Sharp Scales Down to Smaller HD Screens

The Japanese firm, with its North American headquarters in Mahwah, N.J., said it plans to manufacture what may be the industry’s smallest LCD HD sets—at 22 and 26 inches.
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While some observers have noted that the 50-inch this year is the 40-inch of last year for HD sets—as many consumers go for larger HD screens at lower price points—Sharp said it also sees a need on the other end of the scale for smaller HD products.

The Japanese firm, with its North American headquarters in Mahwah, N.J., said it plans to manufacture what may be the industry’s smallest LCD HD sets—at 22 and 26 inches. But it’s not all about filling an unfilled need. One reason for the firm’s seemingly counter-intuitive strategy is simple: Sharp has acknowledged that sales of its 40-inch LCD units dropped precipitously since last summer, according to The Financial Times.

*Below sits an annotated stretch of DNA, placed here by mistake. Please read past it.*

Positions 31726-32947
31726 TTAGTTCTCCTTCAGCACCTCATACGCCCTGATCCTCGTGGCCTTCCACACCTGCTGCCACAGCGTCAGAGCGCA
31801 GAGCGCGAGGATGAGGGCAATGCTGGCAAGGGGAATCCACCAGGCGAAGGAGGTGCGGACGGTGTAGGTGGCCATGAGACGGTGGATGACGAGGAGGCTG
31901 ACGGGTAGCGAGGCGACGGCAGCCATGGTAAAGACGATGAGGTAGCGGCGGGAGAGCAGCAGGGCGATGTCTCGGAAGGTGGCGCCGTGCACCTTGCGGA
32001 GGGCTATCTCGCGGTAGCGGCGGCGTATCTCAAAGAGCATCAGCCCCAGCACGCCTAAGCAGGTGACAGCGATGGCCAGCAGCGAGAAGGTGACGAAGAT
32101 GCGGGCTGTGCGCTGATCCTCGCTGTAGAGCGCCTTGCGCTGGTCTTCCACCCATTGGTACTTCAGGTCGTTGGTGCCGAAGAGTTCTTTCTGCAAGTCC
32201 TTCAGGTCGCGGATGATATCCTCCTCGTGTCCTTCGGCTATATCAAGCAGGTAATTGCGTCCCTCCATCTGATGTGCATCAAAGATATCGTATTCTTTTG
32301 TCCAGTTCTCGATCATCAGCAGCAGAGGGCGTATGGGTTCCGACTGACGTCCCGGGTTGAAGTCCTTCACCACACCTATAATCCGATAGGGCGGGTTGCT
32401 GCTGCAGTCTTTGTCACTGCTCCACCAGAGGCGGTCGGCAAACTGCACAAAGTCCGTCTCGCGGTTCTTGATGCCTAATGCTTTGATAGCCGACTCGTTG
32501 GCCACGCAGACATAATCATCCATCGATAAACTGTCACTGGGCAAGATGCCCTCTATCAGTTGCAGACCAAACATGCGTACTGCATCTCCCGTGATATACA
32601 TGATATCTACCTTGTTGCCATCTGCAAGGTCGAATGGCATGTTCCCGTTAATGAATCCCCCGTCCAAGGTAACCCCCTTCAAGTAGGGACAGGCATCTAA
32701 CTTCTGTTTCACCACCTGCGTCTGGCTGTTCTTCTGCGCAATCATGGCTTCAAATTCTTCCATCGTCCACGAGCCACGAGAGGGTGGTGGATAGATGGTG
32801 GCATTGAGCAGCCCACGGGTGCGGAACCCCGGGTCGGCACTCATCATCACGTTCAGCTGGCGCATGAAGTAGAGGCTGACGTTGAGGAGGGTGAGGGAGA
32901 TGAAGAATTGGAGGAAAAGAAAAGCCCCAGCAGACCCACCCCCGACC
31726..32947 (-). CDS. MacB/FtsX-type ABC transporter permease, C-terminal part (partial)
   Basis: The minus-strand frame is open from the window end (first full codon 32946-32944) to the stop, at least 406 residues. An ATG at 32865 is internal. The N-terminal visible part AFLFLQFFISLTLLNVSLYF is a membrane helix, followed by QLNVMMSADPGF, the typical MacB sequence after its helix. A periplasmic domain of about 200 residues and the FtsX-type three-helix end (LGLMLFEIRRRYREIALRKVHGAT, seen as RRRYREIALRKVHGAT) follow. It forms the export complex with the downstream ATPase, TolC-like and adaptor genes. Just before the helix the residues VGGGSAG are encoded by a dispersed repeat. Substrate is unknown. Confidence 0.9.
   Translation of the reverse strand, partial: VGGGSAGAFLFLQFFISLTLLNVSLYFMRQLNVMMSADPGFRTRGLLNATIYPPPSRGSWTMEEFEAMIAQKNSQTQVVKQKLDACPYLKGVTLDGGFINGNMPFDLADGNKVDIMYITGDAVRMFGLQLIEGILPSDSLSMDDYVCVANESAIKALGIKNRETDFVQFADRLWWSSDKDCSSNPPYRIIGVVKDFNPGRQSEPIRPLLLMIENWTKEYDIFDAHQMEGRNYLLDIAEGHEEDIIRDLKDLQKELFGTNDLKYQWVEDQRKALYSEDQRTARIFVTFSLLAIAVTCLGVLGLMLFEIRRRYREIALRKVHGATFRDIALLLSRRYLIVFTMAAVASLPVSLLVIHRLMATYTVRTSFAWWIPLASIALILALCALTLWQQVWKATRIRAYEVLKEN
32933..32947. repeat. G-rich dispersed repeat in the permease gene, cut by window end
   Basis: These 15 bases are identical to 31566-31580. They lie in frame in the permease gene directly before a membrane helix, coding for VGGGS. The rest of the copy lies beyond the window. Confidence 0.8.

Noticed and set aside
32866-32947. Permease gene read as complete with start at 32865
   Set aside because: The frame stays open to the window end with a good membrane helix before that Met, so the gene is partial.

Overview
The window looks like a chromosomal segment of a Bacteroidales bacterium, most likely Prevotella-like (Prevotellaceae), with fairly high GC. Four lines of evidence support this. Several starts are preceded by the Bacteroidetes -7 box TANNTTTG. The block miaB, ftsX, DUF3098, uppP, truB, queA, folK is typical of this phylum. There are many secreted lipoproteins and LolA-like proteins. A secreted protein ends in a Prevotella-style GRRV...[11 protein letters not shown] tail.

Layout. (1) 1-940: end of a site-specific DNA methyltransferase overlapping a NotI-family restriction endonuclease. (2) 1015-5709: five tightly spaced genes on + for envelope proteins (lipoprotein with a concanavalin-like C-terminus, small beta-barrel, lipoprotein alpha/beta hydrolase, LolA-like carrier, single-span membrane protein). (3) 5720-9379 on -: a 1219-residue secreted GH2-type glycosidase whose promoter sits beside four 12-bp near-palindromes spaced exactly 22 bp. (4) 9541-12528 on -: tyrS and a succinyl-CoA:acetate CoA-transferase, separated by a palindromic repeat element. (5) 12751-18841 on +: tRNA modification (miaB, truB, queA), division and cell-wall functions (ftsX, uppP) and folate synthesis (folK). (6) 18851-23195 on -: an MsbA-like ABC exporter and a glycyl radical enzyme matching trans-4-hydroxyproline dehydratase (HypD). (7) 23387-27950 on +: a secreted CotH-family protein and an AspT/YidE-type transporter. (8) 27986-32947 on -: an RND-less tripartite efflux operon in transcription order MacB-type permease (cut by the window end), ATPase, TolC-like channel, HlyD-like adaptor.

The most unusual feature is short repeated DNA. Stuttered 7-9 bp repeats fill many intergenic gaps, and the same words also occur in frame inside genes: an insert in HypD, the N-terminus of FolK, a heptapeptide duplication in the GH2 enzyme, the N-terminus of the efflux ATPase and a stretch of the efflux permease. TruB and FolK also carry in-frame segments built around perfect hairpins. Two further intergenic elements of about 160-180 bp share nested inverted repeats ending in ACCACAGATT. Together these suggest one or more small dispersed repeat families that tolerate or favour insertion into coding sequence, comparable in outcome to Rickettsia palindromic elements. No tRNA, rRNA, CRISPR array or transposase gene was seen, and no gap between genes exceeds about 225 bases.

It’s not yet known whether its smaller HD screens might be branded as part of Sharp’s Aquos series, which the firm promoted heavily during the recent World Series as the “Official HDTV of Major League Baseball.” (The most heavily advertised Aquos unit is its 52-inch 1080p LCD.)

While consumers may be thinking that size does makes a difference in HD (and the bigger, the better, if it’s affordable), Sharp thinks demand for smaller HD flat-screens with a smaller footprint is on the increase for use as additional screens in other rooms of the home.

Last year, Sharp began shipping a 32-inch LCD flat-screen geared to video game enthusiasts. The new 22- and 26-inch screens also will be targeted to gamers.